NGSB-NN based their 1998 risk program on a NASA-proven practice. NASA’s Goddard Space Flight Center conducted a number of risk management training sessions at NGSB-NN and provided copies of their risk management procedures. Building on this knowledge transfer from NASA, NGSB-NN developed a risk management process designed specifically for ship construction and repair. This process included developing a risk management strategy; developing and conducting risk management training; identifying program risks; analyzing potential technical, quality, cost, schedule, and human-capital impacts; determining likelihood of problem occurrence; developing plans to mitigate risks; developing and maintaining a risk tool for capturing and updating project and shipyard risks; capturing risk management lessons learned; and continually improving the process to reflect customer feedback. To indicate the probability and impact of risks, the process uses the red/yellow/green risk cube described in the Defense Acquisition University Risk Management Guide for Department of Defense Acquisition. It adds environmental and safety risks to cost, schedule, and technical/quality risks. Proving its value over time, NGSB-NN’s risk management program is now used companywide.
Early in the project, team leaders wanted to see value before engaging, but the best way to see risk management’s value for their project team was to engage in it.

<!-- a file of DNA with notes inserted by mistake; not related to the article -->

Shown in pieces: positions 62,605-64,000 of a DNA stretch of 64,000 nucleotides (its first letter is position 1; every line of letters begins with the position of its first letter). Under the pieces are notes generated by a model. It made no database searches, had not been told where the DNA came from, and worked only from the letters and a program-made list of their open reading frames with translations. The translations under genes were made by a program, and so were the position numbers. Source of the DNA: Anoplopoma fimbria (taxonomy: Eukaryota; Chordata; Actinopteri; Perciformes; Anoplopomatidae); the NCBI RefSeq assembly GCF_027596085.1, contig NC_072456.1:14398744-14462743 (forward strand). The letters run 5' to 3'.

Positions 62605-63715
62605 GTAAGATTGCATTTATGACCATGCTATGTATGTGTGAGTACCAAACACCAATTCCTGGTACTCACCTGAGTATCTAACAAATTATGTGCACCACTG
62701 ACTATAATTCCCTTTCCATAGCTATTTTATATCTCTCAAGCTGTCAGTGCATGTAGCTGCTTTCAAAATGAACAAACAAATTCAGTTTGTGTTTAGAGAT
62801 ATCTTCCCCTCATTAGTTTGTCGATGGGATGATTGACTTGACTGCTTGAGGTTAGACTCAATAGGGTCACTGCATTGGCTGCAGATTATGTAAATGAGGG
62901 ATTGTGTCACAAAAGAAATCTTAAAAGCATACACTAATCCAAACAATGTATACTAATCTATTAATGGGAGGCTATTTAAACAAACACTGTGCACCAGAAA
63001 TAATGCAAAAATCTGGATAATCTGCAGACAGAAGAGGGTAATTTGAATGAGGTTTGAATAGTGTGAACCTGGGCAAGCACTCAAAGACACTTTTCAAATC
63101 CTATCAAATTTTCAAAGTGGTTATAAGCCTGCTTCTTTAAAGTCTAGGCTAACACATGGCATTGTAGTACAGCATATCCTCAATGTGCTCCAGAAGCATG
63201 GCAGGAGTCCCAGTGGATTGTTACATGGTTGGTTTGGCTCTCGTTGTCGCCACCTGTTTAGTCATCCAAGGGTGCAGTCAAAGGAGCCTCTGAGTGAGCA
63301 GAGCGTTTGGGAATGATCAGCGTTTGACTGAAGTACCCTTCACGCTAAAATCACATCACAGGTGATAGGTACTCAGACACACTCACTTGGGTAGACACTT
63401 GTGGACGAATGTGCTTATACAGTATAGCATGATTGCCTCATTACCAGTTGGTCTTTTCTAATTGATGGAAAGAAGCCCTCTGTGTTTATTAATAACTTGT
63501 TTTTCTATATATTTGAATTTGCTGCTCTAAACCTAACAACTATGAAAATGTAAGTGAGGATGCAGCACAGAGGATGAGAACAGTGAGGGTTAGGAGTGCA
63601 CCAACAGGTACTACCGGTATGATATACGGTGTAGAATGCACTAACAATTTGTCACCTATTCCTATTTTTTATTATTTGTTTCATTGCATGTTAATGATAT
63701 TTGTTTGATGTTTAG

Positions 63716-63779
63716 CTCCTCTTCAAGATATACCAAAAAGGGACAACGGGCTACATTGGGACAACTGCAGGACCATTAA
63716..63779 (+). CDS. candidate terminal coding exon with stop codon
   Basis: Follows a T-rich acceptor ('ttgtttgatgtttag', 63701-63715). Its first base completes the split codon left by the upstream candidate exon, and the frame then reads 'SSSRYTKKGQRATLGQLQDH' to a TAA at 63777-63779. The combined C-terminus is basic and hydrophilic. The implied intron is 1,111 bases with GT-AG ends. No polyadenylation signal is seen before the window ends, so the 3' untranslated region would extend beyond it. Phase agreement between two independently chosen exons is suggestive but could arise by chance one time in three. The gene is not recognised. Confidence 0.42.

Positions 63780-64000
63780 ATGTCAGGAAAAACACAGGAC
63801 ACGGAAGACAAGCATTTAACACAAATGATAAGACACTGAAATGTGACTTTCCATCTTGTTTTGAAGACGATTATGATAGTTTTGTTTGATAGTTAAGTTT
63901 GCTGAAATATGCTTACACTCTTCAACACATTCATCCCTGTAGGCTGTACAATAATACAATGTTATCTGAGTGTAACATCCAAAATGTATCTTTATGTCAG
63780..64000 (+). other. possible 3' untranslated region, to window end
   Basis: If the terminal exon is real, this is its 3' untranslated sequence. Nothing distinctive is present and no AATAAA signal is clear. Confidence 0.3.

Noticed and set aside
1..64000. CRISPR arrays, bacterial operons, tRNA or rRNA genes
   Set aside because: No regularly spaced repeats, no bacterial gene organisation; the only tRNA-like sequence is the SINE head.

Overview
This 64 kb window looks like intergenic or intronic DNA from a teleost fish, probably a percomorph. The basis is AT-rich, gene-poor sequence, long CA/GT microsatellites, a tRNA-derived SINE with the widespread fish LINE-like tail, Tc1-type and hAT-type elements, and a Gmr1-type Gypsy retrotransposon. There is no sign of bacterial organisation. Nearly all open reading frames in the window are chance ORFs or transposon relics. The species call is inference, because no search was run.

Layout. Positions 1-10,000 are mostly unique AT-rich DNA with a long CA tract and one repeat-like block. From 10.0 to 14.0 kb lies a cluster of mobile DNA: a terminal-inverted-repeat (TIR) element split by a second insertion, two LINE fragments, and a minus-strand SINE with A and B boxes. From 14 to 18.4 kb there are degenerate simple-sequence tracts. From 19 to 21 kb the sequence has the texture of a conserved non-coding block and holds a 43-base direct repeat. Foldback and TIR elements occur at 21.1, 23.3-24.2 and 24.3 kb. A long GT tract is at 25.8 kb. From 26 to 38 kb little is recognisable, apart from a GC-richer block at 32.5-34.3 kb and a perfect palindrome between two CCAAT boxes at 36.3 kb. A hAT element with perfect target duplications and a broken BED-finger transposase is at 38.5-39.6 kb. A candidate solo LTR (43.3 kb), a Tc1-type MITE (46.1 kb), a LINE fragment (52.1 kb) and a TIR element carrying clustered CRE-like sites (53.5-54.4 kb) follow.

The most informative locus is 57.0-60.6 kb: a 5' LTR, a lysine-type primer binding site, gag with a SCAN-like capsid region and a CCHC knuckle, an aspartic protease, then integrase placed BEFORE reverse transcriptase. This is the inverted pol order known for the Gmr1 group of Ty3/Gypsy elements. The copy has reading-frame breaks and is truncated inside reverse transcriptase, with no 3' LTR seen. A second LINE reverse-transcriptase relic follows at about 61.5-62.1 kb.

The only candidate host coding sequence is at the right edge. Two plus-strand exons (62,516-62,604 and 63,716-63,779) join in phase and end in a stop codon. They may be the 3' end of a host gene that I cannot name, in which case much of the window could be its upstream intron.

The CT1 risk management pilot project focused on the cultural journey required to convince naval shipyard aircraft carrier project teams of the value of a formal risk management process and to actively engage in it. That journey included the following essential elements.

Catalyst: As in any cultural journey, a catalyst for change is essential. In this case, the catalyst was the late completion of the two 2006 aircraft carrier overhauls in an environment that lacked a formal risk management process.

Infrastructure: The Executive Steering Committee formed the RMWG to establish a formal risk management program and associated training tools.

Initial Buy-In: Once the infrastructure was in place, the RMWG leader met with key stakeholders to share risk management background and procedures and develop their implementation plan and customer expectations.

Launch: As Executive Steering Committee chairman, Captain Daniel Seigenthaler, USN (assistant chief of staff for carrier maintenance at Commander, Naval Air Forces Pacific Fleet), signed a letter directing the implementation of a risk management pilot program for nine aircraft carrier availabilities over a one-year period. This was followed by the RMWG leader meeting with project leaders at the headquarters of all three aircraft carrier shipyards to discuss ideas for implementation. During the pilot project, the RMWG leader provided peer assistance and training for each project’s assigned risk manager to support skills development and team acceptance.